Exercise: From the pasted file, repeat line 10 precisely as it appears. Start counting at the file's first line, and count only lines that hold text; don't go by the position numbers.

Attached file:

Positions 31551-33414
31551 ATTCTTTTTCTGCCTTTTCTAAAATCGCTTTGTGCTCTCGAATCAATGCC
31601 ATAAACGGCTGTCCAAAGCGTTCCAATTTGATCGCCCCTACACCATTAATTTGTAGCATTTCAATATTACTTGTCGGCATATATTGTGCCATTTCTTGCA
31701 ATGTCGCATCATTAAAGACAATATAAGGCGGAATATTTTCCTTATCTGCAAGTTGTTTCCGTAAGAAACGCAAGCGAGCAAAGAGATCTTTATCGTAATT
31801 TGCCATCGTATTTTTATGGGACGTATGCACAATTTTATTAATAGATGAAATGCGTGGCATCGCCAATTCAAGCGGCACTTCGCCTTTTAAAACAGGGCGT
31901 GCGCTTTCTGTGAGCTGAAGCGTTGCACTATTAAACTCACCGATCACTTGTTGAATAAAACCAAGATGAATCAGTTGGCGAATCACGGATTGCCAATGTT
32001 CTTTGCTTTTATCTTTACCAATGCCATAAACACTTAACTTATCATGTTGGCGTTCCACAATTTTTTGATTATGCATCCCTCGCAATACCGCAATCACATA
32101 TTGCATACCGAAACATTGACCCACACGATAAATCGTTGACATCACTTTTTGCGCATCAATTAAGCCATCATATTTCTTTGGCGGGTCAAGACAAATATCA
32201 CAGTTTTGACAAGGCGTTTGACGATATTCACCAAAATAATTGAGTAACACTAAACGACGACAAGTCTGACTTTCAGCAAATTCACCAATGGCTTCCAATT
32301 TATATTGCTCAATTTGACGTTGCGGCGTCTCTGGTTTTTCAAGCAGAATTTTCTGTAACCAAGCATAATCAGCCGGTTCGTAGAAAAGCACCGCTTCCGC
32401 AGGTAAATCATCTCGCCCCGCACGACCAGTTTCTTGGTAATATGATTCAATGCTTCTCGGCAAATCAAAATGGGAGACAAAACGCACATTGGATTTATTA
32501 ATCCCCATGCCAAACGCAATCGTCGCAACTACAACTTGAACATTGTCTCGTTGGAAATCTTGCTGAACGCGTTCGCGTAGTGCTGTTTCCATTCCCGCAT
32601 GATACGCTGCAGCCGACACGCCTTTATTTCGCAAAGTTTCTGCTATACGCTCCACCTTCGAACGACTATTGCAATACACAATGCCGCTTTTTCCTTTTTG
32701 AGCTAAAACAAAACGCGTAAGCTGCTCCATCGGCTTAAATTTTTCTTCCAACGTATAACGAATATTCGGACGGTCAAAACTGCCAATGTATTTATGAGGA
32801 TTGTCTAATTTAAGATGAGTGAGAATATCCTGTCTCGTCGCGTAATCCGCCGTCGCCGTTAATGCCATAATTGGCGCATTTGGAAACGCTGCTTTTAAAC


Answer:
32301 TATATTGCTCAATTTGACGTTGCGGCGTCTCTGGTTTTTCAAGCAGAATTTTCTGTAACCAAGCATAATCAGCCGGTTCGTAGAAAAGCACCGCTTCCGC